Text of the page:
Our desire for x to be saved – if it is a godly desire – is a desire that x be saved if and only if it is God’s desire for x to be saved. Our desire, in other words, is in submission to God’s decree, if it is a godly desire.

“Does Got not hate evil? And does anyone who hates evil not desire that evil never occur?

No, God wants evil to occur, which is why he decreed evil!

“…And yet it was his desire that the greatest evil possible be perpetrated on Jesus. Surely this implies that God desires evil? But does that not result in a contradiction, since God hates evil?

You’re left w/ a contradiction and you’re equivocating. You first speak of evil as an abstract noun and then speak of evil in terms of evil that God actually decrees. God desires the evil that he determines, which is not some abstract notion of evil.

After all, he does not ordain that which he does not desire (that would be absurd); and he has ordained evil. So he must desire evil. Yet we know he desires not-evil. Does this entail a contradiction? No, and we both recognize that. He desires evil in a different sense than he desires not-evil; that is, he does not desire both at the same time and in the same way, so the law of contradiction is not broken.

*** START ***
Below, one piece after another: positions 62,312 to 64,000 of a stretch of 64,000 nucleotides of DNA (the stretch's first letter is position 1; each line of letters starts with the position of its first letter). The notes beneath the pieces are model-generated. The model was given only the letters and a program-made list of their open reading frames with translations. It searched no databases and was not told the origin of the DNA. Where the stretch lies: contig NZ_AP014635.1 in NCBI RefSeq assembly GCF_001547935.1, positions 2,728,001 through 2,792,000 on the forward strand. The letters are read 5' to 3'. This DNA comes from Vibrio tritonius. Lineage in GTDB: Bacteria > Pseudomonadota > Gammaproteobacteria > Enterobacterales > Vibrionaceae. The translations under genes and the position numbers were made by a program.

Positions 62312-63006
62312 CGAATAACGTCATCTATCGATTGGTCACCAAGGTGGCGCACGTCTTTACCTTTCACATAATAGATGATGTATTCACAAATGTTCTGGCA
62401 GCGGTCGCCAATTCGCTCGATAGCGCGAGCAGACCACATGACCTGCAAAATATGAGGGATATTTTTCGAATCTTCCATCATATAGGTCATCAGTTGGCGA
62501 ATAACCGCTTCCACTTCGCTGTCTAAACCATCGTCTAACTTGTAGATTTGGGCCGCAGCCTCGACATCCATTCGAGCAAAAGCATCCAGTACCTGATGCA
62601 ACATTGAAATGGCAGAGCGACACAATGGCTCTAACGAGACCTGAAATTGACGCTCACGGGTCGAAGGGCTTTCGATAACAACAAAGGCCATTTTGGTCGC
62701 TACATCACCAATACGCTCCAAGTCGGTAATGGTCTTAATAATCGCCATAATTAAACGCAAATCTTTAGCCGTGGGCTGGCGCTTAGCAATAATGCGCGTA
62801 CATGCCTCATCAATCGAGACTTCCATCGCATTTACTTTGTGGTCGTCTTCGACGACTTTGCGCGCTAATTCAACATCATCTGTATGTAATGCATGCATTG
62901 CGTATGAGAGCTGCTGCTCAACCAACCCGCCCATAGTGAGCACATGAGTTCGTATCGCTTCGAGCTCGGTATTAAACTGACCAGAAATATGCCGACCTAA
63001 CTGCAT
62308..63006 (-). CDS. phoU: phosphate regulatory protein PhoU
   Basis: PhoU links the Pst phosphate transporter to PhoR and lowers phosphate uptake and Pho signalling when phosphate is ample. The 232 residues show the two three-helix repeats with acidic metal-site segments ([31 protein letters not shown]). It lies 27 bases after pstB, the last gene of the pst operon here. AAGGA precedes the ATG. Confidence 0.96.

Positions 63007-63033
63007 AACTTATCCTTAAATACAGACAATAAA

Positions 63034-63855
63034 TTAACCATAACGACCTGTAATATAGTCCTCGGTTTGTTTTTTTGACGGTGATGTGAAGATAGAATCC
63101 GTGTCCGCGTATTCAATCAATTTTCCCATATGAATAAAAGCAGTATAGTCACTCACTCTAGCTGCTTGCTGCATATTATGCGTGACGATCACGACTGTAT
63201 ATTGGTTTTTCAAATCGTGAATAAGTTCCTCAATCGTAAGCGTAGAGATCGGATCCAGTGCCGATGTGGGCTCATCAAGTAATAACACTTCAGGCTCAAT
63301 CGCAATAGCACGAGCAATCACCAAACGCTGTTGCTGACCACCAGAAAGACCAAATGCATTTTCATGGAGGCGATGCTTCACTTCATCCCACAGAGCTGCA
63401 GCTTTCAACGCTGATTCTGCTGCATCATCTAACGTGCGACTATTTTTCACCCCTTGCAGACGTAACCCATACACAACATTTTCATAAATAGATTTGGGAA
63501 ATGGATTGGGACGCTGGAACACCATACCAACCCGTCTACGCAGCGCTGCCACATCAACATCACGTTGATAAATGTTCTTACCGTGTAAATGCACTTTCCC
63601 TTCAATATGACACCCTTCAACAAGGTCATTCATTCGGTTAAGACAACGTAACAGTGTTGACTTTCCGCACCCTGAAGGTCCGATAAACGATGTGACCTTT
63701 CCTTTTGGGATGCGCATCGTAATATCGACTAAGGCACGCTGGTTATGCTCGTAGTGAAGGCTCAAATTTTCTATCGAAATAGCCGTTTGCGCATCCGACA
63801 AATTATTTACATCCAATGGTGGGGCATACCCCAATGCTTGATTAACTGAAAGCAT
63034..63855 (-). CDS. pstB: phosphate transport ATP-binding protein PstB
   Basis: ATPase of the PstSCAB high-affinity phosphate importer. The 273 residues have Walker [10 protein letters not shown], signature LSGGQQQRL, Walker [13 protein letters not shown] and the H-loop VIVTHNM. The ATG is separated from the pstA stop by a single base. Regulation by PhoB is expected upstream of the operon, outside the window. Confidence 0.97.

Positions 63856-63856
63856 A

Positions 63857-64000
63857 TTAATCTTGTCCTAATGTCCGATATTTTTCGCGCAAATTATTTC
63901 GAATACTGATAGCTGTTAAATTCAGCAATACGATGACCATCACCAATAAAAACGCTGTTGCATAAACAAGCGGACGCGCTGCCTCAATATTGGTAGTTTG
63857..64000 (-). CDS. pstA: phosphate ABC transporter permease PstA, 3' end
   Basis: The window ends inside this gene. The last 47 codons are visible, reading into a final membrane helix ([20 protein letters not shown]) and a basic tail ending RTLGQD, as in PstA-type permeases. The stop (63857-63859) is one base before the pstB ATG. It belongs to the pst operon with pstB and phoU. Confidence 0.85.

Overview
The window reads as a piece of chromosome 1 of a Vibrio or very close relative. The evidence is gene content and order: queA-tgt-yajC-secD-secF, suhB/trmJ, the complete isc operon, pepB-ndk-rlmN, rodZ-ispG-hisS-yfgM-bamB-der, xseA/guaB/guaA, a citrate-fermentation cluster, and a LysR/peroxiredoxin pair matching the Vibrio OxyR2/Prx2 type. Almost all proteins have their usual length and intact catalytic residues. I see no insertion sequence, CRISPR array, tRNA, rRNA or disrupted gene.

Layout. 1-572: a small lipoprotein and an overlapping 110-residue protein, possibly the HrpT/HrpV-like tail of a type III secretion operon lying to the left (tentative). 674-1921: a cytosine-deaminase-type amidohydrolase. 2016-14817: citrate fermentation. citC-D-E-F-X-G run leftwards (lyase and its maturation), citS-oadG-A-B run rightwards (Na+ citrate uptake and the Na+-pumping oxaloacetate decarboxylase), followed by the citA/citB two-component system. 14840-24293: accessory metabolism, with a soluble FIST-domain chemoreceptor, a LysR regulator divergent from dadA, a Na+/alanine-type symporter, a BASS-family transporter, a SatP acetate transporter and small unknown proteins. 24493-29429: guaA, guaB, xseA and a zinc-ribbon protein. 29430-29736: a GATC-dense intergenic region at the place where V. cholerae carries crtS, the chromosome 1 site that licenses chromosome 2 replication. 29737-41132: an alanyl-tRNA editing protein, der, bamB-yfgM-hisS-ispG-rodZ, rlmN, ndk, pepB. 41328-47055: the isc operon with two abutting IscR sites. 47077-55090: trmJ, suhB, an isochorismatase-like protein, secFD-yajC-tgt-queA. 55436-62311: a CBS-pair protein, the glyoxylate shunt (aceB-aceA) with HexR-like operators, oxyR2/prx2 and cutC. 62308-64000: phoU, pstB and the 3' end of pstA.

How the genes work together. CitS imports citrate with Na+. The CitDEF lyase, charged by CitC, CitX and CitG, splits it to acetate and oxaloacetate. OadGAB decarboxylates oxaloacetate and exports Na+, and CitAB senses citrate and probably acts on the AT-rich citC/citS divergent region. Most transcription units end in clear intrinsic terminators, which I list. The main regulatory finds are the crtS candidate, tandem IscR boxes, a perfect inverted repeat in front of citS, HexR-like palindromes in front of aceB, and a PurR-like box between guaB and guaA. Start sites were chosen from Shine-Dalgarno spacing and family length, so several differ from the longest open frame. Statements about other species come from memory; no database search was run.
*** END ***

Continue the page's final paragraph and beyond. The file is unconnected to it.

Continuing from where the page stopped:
You have not told us why the law of contradiction is not broken. You’ve merely asserted that you are not contradicting yourself. What you have failed to do is tell us in what way God does not desire the evil that occurs.

1. God hates those who love evil (Ps 5:5; 11:5; Lev 20:23; Pr 6:16-19; Hos 9:15 etc).
2. But God hates those who hate evil (Mark 8:31-33).
3. Therefore, (1) or (2) must be false.


1 is true; 2 is false. One’s hatred of evil is not in and of itself a sufficient condition for God’s love or disdain of such a posture. Yet hating God’s determination is a sufficient condition for God’s displeasure.

What I am saying is that he loves them and he hates them at the same time, but in a different sense. It is his nature as good and loving God to love them. It is his nature as holy and wrathful God to hate them. The two inclinations are not contradictory.